I made wheat bread. It’s been forever and a day since I’ve made this particular bread, and I don’t know why I haven’t made it in so long. It used to be a staple in our home. The kids, especially, like it. Recently, independent of each other, they asked Do we have any, Will you make some, Why haven’t we had that in so looooong?
(No, yes, and I don’t know.)
How do I forget something like baking bread we all enjoy? How do I get so distracted that it doesn’t enter my mind? What exactly am I busy thinking about, busy doing?
(I don’t know, I don’t know, I don’t know.)
Finally, I made the bread. We had one of my favorite lunches together that day. The bread, warm from the oven. Butter, honey, aged gouda, sharp cheddar. Blackberries and raspberries on the side.
I’m always struck by how simple that meal is, and how very satisfying.
I’m also struck by the way a few simple ingredients come together and become bread. Magic.
As I gathered the ingredients, as I touched the springy dough, as it rose under a damp, cotton towel, as it baked in the oven, I kept wondering about not having baked this bread in so long. I decided: it’s okay that I forgot about this bread, this lunch, this ritual. It’s okay because, eventually, I remembered.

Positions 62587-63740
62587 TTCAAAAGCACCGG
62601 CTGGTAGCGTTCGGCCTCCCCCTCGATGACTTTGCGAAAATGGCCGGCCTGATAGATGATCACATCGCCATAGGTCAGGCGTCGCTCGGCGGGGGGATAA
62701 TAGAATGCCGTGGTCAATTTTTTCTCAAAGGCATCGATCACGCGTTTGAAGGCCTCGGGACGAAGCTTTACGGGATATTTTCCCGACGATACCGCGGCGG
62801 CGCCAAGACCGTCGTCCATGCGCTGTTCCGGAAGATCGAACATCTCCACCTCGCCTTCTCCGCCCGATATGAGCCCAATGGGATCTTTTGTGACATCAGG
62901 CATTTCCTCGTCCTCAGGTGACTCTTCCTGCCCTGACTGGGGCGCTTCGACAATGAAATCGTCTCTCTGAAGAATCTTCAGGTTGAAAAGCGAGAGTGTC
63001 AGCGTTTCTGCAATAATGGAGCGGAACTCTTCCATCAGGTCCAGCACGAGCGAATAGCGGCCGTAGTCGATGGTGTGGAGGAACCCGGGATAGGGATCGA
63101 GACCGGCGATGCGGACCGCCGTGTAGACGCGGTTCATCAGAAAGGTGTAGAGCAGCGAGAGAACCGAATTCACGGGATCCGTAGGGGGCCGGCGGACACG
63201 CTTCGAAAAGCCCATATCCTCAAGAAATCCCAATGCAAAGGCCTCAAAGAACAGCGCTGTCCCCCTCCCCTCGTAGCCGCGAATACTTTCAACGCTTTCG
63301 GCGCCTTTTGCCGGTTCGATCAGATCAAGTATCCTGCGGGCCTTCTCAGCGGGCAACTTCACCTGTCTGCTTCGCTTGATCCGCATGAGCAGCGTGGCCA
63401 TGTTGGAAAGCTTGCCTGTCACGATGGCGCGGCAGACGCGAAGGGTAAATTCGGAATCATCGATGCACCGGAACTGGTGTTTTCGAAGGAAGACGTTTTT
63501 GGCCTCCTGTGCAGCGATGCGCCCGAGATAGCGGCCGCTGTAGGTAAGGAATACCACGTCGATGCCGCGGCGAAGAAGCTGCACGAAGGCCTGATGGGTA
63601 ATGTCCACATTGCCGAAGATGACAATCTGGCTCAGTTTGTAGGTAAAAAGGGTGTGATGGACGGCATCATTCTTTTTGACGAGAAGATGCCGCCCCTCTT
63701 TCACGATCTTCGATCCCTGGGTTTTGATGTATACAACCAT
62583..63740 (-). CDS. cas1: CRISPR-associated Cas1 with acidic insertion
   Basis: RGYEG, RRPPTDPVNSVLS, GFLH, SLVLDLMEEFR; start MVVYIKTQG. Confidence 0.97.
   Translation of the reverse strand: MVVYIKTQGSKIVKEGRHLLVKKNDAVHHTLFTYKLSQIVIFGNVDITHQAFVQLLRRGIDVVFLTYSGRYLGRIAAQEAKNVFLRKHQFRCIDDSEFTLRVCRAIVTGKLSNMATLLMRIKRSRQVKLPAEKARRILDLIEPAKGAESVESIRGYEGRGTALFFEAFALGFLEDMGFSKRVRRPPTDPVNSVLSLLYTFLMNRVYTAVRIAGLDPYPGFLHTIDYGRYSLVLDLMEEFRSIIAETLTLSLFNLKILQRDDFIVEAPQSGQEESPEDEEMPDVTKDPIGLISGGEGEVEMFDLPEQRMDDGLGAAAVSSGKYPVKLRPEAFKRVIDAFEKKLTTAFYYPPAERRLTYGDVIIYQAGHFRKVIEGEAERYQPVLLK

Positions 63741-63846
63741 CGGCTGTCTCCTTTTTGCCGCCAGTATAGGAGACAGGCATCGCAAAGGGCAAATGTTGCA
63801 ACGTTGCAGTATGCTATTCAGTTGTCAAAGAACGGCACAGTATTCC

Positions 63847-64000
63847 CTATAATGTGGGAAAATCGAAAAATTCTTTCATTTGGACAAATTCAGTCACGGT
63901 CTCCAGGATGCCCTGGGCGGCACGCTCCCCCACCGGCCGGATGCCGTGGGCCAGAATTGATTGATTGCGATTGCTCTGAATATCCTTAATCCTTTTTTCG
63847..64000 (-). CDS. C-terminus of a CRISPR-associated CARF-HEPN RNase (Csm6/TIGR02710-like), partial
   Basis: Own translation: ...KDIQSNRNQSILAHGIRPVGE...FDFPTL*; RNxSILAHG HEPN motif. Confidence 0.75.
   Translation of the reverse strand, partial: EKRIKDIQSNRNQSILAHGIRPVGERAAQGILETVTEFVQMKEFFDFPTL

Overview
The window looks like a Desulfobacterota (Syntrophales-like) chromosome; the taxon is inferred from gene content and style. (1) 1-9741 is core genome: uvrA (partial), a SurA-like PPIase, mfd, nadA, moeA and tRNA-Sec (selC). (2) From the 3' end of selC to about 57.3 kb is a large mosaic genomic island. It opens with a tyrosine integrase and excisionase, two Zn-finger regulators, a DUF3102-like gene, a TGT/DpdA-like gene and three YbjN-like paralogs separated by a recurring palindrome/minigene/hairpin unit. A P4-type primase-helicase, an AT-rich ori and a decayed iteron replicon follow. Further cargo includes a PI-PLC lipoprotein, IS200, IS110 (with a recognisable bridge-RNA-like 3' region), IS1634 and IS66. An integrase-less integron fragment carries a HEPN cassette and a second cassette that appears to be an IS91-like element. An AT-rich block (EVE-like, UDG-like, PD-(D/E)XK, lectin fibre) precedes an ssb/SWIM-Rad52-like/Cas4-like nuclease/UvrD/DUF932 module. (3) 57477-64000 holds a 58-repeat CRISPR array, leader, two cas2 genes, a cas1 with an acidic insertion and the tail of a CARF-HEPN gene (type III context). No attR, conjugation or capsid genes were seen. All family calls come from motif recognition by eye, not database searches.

Whether it’s bread or writing or meditation—when I get quiet enough to listen (to myself, to those around me)—there are clear messages. Sure tellings. There are directions for simple living. Worries are part of living. But if I only worry, I’ll forget to bake wheat bread. I’ll forget to put out the butter and honey. I’ll forget to slice the cheese. I’ll forget to rinse the berries.
Simple. Delicious. Now I remember.
(Yes, yes, carry on.)
always the love, m
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